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Sarcoplasmic Reticulum
Skeletal Muscle Fiber

Sarcoplasmic Reticulum

Reticulum sarcoplasmicum

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Quick Facts

The sarcoplasmic reticulum is a special form of smooth endoplasmic reticulum found in association with the T tubules in the sarcoplasm of striated muscle and comprising a system of cisternae and tubules forming a plexus around each myofibril. It contains large numbers of calcium pumps and ryanodine receptors and is a storage compartment for calcium ions, which it releases in response to an action potential in the adjacent T tubule to cause muscular contraction (Dorland, 2011).

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Related parts of the anatomy


The sarcoplasmic reticulum (SR) is an organelle that consists of a network of loose flattened tubules with various compartments, many of which contain Ca2+. The two ends of the SR are wider, thus form terminal sacs called cisternae. Two cisternae of adjacent sarcoplasmic reticula and one transverse tubule form a functional unit called a triad, which operates to elicit the release of Ca2+ from SR stores (Maclennan and Zvaritch, 2011).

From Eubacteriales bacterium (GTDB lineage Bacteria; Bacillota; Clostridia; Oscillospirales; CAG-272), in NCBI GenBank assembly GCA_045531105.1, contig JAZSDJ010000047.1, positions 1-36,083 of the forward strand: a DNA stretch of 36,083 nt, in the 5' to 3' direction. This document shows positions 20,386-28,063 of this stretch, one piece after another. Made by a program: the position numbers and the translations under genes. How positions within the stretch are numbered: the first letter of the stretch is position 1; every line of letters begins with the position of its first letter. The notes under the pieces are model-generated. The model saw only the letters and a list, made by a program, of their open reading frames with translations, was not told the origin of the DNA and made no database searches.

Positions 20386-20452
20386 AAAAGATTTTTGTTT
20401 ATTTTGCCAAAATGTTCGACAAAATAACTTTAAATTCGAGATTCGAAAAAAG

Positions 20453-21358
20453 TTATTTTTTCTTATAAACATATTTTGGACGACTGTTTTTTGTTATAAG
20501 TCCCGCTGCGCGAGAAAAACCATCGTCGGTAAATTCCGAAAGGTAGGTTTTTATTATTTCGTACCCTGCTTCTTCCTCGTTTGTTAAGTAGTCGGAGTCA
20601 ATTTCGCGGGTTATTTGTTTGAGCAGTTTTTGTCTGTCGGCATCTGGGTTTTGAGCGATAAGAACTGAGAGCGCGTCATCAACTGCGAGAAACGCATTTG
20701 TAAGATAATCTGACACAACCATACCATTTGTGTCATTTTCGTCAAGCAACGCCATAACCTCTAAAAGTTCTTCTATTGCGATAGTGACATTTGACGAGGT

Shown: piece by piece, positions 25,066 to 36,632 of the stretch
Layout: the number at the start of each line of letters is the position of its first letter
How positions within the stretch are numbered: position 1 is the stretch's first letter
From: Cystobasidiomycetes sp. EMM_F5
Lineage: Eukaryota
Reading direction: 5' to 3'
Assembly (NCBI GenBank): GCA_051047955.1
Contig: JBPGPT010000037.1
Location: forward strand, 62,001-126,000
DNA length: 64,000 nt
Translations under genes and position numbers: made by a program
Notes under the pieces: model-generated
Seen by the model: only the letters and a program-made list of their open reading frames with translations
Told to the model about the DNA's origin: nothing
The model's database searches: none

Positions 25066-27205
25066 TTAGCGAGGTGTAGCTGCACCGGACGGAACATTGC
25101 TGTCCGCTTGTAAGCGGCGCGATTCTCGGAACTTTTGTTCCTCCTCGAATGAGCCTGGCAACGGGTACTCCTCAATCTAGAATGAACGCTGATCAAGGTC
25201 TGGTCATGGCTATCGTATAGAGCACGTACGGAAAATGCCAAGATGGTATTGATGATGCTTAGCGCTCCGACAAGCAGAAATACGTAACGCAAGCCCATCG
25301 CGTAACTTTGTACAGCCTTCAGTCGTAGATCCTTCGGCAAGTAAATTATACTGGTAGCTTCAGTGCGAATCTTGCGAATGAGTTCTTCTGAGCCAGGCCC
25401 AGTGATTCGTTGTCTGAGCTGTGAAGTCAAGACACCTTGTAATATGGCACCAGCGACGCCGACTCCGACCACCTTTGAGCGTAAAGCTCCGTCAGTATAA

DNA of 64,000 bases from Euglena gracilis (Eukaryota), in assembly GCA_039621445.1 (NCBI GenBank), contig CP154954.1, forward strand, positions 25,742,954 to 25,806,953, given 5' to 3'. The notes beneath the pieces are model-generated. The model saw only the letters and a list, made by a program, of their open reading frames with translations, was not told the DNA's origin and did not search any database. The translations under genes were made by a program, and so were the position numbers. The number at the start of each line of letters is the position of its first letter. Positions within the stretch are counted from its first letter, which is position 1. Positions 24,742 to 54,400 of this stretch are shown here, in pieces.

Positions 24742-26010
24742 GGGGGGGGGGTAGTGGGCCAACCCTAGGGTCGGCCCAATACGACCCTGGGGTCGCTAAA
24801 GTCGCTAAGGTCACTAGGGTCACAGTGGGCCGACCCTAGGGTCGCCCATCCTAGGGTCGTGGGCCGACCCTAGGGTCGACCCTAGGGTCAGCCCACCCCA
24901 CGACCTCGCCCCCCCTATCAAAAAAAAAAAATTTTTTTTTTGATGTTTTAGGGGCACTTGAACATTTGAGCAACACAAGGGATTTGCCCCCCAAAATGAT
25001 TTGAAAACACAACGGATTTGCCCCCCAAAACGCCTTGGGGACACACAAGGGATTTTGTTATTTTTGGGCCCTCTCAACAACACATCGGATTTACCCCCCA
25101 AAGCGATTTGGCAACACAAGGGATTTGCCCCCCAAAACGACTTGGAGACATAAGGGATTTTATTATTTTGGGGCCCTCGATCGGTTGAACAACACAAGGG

Key Features/Anatomical Relations

Sarcoplasmic reticulum is a specialized type of smooth endoplasmic reticulum found in skeletal muscle. It forms a network of tubules that extend through a muscle fiber. The flattened tubules surround, but do not make direct contact with the myofibrils in a muscle fiber.


The sarcoplasmic reticulum functions as an intracellular calcium store. Depolarization of the sarcoplasmic reticulum membrane results in the release of calcium ions (Ca2+). This release of calcium ions triggers the cascade required for contraction.

List of Clinical Correlates


—Central core disease


Dorland, W. (2011) Dorland's Illustrated Medical Dictionary. 32nd edn. Philadelphia, USA: Elsevier Saunders.

Maclennan, D. H. and Zvaritch, E. (2011) 'Mechanistic models for muscle diseases and disorders originating in the sarcoplasmic reticulum', Biochim Biophys Acta, 1813(5), pp. 948-64.

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